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Fruit Loops, LSD and love for Nicolas Cage – News-Register Online

By Moises Martinez | Chief Editor

Only two reasons can explain why this film caught my attention. The title of the film and Nicolas Cage.

Long, unconventional, and interesting best describes the film and its title. Without seeing the trailer or hearing about this movie until my editor brought it up, I had nothing to believe except the fact that Mr. Cage was starring and producing this movie.

Throughout the opening scenes, the film offers an array of possibilities of what that could be. Of another kidnapped teenage girl saved by a sturdy older man, recalling Taken with Liam Neeson, to a film about a divorced actor living in the shadow of his glory days and trying to mend the broken relationship between him and his daughter.

The film’s opening scenes show a Hispanic couple sitting at home watching a movie when masked men suddenly invade the space and the scene cuts to the lady being knocked unconscious. Then the film quickly cuts to Cage squealing with delight while speeding down a sunny California highway as he drives to meet a director who wants to cast him in his next film.

Sure, the movie sets him up where Cage’s agent, Richard Fink (Neil Patrick Harris), gives him an alternate option of accepting a birthday gig that brings in $1 million, but Cage ignores him. until his agent informs him of the director he had met earlier dropped him from the film and of course he then accepts the birthday gig.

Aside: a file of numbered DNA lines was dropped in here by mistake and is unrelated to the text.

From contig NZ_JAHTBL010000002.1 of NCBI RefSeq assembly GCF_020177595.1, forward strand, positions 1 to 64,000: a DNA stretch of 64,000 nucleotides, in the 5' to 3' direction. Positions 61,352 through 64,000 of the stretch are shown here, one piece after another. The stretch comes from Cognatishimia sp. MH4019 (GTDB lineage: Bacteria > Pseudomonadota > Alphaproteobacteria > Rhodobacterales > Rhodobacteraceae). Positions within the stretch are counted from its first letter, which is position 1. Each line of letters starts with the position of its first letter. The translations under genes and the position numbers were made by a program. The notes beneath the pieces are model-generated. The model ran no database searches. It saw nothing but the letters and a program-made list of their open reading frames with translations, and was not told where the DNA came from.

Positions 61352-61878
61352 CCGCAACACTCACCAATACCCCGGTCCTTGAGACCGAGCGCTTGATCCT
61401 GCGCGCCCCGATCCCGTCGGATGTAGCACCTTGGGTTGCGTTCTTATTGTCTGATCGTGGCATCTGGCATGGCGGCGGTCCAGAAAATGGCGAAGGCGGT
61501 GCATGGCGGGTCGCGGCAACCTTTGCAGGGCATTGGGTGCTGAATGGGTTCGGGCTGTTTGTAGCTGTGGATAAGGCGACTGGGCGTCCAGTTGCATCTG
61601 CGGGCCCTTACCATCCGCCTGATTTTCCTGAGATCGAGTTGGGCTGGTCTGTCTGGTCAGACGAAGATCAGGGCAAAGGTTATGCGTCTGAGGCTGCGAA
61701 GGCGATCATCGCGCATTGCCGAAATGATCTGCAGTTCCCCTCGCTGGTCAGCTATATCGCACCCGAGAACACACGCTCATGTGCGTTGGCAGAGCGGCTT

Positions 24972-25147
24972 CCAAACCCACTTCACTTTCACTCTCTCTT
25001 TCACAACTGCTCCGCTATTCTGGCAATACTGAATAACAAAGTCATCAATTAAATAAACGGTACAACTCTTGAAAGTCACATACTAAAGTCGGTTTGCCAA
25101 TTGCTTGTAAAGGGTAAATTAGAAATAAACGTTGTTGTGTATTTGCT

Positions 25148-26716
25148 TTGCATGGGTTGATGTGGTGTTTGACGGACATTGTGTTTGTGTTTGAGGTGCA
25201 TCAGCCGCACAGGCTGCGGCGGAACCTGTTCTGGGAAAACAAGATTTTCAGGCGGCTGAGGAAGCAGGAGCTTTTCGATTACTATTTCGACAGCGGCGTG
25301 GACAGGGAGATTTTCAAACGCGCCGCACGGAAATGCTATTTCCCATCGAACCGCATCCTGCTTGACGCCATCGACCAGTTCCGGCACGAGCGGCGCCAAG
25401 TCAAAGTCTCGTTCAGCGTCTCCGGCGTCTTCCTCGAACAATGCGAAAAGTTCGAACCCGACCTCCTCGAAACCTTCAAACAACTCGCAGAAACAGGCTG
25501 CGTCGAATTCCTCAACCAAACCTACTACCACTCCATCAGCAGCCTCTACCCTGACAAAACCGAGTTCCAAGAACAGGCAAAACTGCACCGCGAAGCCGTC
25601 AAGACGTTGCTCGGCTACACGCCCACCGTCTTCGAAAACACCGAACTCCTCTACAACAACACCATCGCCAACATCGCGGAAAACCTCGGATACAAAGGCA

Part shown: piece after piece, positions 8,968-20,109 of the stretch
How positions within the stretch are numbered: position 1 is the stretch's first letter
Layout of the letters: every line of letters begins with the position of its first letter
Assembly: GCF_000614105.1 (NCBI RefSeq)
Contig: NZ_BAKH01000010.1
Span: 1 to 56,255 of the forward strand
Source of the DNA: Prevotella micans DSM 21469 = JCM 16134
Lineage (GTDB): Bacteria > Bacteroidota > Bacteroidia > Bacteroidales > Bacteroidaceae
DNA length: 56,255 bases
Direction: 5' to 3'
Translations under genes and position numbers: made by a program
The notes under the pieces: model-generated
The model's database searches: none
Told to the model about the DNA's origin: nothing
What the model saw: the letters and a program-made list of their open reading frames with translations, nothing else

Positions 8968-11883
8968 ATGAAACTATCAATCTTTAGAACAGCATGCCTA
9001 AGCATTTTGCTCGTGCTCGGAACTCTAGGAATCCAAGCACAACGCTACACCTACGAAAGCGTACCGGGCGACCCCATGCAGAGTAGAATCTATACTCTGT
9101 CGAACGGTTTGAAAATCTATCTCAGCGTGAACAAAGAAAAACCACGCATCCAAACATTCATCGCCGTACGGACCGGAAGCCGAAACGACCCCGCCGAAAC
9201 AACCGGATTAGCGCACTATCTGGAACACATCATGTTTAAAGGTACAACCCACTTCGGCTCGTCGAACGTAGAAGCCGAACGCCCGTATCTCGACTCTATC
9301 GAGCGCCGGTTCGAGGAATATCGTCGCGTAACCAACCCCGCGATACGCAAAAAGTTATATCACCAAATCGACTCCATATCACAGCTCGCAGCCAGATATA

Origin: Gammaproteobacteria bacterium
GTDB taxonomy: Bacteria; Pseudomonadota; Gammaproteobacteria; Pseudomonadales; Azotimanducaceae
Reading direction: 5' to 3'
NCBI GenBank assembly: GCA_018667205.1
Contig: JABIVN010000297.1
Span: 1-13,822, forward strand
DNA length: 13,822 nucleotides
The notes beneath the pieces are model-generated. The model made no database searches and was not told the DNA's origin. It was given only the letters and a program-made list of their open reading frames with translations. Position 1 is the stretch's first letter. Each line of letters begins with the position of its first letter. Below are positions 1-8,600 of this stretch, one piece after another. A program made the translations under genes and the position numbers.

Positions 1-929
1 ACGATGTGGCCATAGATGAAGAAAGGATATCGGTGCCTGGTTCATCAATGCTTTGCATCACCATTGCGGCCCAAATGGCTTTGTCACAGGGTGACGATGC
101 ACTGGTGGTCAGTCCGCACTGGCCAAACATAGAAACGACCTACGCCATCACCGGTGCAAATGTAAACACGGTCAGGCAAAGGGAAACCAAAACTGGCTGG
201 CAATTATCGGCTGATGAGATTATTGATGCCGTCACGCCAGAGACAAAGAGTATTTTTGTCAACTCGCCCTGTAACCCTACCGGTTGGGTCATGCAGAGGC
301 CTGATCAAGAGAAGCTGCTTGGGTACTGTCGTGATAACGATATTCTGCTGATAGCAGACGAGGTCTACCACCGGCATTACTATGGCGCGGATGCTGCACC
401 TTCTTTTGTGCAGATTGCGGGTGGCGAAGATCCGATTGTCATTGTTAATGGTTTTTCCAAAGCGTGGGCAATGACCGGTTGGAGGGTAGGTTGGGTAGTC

From there, the movie then takes a twist when Cage is kidnapped from a bar after meeting Javi (Pedro Pascal), the wealthy man who hired Cage for the party gig and is tipped off by CIA agents Vivian (Tiffany Hadish) and Martin (Ike Barinholtz) that Javi is a dangerous man and is involved in the kidnapping of the daughter of the President of Catalonia. Cage reluctantly agrees to help the CIA incriminate Javi although Cage strongly believes in Javi’s innocence.

At this point, the film takes on a more dramatic/action narrative, but manages to subtly include comedic scenes that have audiences bursting into laughter.

The typical Hollywood action style is paired with situational/slapstick comedy which helps create a more human feel to the film, making these comedic scenes appear more organically rather than bombarding the audience with random choppy humor. which distracts from the plot.

In terms of camera direction and editing, the film struck a healthy balance between long shots, cuts, and high/low angle shots. The editing perfectly allowed for long uncut shots of scenes if necessary and even when there were quick cuts in the most action-packed scenes they weren’t jerky and overwhelming like Hollywood action films have tend to do so.

Overall, I give this movie Five Nicolas Cage Rages over Five Nicolas Cage Rages because of its ability to smoothly combine action and comedy elements that ultimately defy the stereotypical Hollywood action/thriller movie type that’s been worn. .